If you find a passage that is tricky, isolate it, and work it through in your mind, splitting the bars into halves and quarters, even singing it to yourself.

But how do you become familiar with these rhythms in the first place? We need to develop the ability to see these timings as whole phrases rather than a series of separate notes.

I am not a top sight reader as I don't do it often enough, but what helped me conquer the fear was to get a book of rhythms for drummers that went through all the combinations of notes and rests in all the time signatures, simple and compound. I learnt how to recognise rhythm patterns as phrases.

A book that has similar exercises is Hindemith's "Elementary Training for Musicians "

Good luck.


November 11, 2007 at 05:24 PM · I am terrible at sight reading, probably somewhat a matter a being an adult beginner, but (back when dinosaurs roamed the earth) and I played flute, I was terrible then as well.

I don't know a lot of classical music... in that its in my head, memorized, that I would know if I got it right or wrong playing it. So I went and ordered a Beatles book of 60 songs for violin. I know that music, in my head anyway. I am practicing sight reading by re-arranging these (using the free Finale Notepad) and transposing them down an octave (since they are so high up they sound like chipmunks on cocaine.) Then I print it out and play it very slowly. Doing both things has helped me a lot.

But when I see a new piece of music I freeze. I tend to see it as one massive wall of hieroglyphics and not as notes and staves. I have no idea why. My teacher is helping me with this by pulling out something random, something I will have heard before (instant feedback so I know when its wrong,) and telling me I cannot look at my fingerboard, it doesn't matter if I miss the note or not, it only matters that I don't take my eyes from the music.

November 11, 2007 at 05:50 PM · My biggest suggestion is not to practice by sightreading etudes. You'll never find etudish music in orchestra. I have no idea why anyone would want to play etudes for practicing sightreading. What you should do is buy a book of orchestral exerpts (there are tons of them out there) and sigtread random exerpts for about five minutes every day. If you have access to your school music library, ask your director if you could snoop around and photocopy some first violin parts.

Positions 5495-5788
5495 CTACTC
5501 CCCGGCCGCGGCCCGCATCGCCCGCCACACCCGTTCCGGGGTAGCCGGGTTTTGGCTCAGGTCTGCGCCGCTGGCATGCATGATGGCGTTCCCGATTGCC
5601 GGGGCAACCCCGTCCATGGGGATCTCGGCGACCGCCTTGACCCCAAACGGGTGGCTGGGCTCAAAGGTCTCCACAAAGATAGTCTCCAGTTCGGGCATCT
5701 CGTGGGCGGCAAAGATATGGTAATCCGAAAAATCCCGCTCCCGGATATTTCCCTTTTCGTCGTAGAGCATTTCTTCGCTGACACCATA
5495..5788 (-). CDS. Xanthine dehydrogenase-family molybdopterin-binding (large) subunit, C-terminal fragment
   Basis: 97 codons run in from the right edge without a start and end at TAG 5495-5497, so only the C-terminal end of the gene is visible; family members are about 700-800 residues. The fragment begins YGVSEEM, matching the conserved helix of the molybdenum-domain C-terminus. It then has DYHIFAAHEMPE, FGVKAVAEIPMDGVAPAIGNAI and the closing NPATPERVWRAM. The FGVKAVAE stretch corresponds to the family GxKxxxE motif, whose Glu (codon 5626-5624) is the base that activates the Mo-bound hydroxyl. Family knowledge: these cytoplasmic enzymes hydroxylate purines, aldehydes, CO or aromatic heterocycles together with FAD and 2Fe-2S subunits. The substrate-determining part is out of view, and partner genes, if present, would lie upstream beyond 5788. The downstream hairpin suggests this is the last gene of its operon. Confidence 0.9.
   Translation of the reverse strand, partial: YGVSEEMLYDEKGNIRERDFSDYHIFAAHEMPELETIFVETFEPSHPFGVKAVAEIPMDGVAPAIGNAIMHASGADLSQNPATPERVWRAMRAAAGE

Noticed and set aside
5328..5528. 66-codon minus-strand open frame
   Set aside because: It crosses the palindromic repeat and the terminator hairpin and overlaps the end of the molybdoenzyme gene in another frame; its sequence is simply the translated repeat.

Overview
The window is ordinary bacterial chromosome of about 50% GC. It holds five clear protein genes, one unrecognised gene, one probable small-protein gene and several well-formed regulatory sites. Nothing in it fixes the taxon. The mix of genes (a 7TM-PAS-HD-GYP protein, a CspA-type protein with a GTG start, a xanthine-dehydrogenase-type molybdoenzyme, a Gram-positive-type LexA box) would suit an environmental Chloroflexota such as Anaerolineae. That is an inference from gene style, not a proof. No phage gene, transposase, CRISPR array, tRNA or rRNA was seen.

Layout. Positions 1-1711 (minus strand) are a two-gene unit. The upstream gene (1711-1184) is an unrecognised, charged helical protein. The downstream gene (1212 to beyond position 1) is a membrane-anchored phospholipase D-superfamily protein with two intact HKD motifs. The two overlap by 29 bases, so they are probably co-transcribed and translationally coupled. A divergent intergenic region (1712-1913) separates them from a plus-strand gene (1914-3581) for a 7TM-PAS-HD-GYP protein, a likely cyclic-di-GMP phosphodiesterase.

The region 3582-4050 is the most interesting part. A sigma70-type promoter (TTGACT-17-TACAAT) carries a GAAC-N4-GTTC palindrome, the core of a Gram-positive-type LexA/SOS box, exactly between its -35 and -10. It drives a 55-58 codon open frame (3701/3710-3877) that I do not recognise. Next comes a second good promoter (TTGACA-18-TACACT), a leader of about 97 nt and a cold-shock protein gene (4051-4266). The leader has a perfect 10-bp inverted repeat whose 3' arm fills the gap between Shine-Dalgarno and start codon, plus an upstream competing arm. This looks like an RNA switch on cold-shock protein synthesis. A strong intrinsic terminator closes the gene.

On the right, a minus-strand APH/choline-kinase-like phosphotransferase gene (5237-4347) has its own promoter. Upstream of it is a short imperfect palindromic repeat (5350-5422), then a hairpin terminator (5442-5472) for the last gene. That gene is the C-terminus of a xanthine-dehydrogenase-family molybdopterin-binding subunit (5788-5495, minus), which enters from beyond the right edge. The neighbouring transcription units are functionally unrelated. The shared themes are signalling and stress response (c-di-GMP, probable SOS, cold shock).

As for sightreading itself, I have a huge fear of it as well. I'm a sophomore in college and I've had to do a lot of this for various auditions and it is nerve-wracking for me every time. But it doesn't have to be your worst enemy. I've been working dilligently on sight reading in piano for three years and it has in fact improved. You have to take a deep breath, relax and analyze the music before you start to play. Figure out the tempo. Figure out where you'll have to shift. Look for funky rhythms. Look for funky accidentals. Oh yes, above all, make sure you know what key you're in. Of course, you already know plenty about the analytical stuff, but anyway... After you've briefly studied the music for all of this, take another deep breath and let all that glorious new music pour out from your f-holes. Don't think of it as sight-reading. Think of it as discovering new music. The judges are only looking to see if you can keep going assertively. Getting the right notes and the right rhythms are brownie points.

I've found that learning basic yoga and finding your center and learning how to breathe are good ways to stay calm during an audition. Eating bananas beforehand is also helpful. The potassium in bananas help your muscles and your nerves to relax.

Good luck with your auditions! Have fun discovering new music!

November 12, 2007 at 12:12 AM · There are several great orchestral excerpt books published but many of them are designed to provide the most "auditioned" passages and may not be a good starting point for more simple sightreading. You have recieved great advice above and now you know that you are not alone in your fears! I found that my sightreading skills became stronger as my scale work became stronger. Working scales (flesch) in 3rds,5ths, arpeggios etc. your fingers start to develop a memory. As much as I fought is when I was younger, everything comes back to scales scale scales.

November 12, 2007 at 02:33 AM ·

November 12, 2007 at 03:24 AM · Greetings,

here are three ideas:

1) Fiund a -very good- piano player and just paly straight through all the Haydn, Mozart, violin sonatas. Beethoven is a little tough..I did this as a teenager and it has serve dme in very good stead.

2) Expanding on what Nick said earlier, use quartet parts. Get a set of Haydn and and the relavnt cds and play along with the second violinpart;) (Then do the 1st...)ncidentally you don`t have to be holding the violin and bow to do this...

3) Practice the patterns from Gerles Art of Praciticng or in Drew`s new book everyday. But, crcially, also @practice bowing patterns everyday. You can get these from sevcik or Kreutzer. perosnally, I think the ones in Basics (key bowings) is perfectly adequate